DALLAS EXPLAINED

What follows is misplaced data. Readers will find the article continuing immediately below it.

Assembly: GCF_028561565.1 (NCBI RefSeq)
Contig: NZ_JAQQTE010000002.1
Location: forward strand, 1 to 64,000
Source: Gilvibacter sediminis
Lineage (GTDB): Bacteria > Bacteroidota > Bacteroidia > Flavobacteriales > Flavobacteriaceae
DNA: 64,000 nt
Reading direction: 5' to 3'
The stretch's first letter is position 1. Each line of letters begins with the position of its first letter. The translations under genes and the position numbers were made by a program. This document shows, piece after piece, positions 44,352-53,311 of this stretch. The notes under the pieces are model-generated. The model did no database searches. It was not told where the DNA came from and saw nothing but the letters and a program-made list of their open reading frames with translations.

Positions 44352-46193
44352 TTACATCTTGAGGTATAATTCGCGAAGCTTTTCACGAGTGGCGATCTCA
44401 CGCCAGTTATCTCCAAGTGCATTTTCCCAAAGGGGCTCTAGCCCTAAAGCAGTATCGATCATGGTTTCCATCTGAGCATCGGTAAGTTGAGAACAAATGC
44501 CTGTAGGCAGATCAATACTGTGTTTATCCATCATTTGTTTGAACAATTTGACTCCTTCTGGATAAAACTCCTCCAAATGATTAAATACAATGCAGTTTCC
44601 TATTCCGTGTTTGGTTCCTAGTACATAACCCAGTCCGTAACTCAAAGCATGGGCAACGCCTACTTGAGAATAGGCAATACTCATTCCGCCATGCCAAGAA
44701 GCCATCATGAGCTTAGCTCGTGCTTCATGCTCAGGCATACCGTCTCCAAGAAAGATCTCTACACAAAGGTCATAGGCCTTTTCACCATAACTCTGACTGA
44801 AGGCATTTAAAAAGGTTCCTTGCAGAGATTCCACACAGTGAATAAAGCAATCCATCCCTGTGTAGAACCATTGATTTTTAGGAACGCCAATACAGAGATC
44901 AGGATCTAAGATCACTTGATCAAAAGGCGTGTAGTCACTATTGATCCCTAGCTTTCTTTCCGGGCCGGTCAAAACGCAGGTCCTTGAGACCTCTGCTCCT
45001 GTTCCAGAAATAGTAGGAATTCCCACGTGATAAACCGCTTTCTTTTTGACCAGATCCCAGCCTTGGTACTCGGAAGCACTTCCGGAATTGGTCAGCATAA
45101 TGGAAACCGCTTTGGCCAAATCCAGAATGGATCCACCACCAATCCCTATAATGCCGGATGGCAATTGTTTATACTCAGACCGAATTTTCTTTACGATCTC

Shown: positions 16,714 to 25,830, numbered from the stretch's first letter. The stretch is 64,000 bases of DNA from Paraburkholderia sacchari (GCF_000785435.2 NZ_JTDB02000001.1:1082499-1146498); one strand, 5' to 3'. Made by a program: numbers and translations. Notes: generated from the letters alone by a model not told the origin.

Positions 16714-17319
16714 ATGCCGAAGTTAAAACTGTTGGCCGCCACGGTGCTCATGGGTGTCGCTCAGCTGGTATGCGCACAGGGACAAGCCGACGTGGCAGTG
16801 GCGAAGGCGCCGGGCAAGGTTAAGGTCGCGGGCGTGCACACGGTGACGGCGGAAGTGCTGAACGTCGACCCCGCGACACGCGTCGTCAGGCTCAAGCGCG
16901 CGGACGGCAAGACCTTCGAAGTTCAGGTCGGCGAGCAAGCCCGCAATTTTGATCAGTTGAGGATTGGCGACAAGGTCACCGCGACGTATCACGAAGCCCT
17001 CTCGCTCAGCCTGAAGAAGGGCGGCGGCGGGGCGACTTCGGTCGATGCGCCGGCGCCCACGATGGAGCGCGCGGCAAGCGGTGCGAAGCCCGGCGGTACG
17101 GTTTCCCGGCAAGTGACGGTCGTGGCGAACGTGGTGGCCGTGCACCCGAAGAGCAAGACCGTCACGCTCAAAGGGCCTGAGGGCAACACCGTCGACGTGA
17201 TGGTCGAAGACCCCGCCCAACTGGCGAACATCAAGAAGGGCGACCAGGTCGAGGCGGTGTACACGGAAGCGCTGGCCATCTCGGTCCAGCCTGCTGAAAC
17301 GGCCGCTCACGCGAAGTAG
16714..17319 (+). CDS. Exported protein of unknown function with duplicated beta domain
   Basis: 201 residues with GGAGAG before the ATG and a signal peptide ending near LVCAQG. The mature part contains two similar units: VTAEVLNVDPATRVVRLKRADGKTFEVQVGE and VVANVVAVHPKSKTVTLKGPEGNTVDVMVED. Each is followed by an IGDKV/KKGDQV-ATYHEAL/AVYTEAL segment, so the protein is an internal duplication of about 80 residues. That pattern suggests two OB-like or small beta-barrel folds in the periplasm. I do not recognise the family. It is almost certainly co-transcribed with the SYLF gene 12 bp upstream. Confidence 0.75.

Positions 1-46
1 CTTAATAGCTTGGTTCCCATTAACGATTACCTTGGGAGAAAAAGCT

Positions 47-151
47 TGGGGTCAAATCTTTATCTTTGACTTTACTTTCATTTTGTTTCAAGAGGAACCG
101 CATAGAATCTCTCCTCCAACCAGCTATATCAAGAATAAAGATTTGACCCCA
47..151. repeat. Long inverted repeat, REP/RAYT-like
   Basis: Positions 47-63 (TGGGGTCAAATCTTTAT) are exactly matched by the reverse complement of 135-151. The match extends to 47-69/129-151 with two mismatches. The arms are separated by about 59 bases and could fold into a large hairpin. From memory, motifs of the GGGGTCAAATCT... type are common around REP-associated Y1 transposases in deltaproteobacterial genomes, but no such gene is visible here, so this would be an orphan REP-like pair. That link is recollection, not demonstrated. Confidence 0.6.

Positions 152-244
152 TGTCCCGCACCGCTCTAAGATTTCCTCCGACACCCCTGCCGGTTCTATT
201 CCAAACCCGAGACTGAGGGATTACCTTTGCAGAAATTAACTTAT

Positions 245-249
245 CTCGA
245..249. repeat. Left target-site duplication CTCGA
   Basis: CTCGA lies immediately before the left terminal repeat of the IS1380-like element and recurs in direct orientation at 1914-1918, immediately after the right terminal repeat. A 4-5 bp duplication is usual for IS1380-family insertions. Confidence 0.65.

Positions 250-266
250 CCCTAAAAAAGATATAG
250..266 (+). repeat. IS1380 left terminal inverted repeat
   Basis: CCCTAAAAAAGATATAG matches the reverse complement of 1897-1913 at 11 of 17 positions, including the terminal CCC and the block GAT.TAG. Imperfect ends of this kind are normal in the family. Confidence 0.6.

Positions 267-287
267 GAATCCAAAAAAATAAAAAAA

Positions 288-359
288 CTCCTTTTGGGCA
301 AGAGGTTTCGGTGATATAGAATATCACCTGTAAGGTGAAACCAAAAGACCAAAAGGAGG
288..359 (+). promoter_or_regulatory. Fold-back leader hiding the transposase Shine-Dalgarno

For seventeen days this month, Big Tex, a fifty-two-foot cowboy, will stand ready to welcome an estimated three million visitors to the State Fair of Texas. In 1951 Dallas patriarch R.L. Thornton purchased the giant, formerly used as a Santa Claus, from the small Texas town of Kerens for a mere $750. Proceeding from the top down, here’s the scoop on the big guy: a seventy-five-gallon Stetson, which was made for him when LBJ was president, sits on top of Tex’s papier-mache head. His gray sideburns were painted by Dallas artist Jack Bridges in 1982 to give Big Tex a mature look for his thirtieth birthday. The voice of Big Tex has changed three times in the last thirty-four years. Since 1986, Don Schafer, a talent scout for the State Fair, has been the voice behind the “Howdy folks!” Because Big Tex is exposed to the elements twenty-four hours a day, he gets a new lane Star of Texas shirt every three years, made up of 125 yards of ten-ounce twill. A twenty-five-foot-long, ten-inch-wide piece of leather stretches around his twenty-three-foot waist. The Longhorn belt buckle is made of wood, is four feet wide and two feet high, and weighs twenty-five pounds. Nothing comes between Big Tex and his 100 yards of fourteen-ounce H.D. Lee denim. Eight women spent fifty-one hours sewing these pants, using 4,900 yards of black thread, 1,800 yards of red/orange thread, and a sixty-six-inch zipper. Tex wears the biggest boot in the state-seven feet seven inches long-a size 70. The average number of “Howdys” in the fair’s two-week run: 672. When the State Fair closes, the giant cowboy is dismantled and stored in pieces in three different locations on the fairgrounds.

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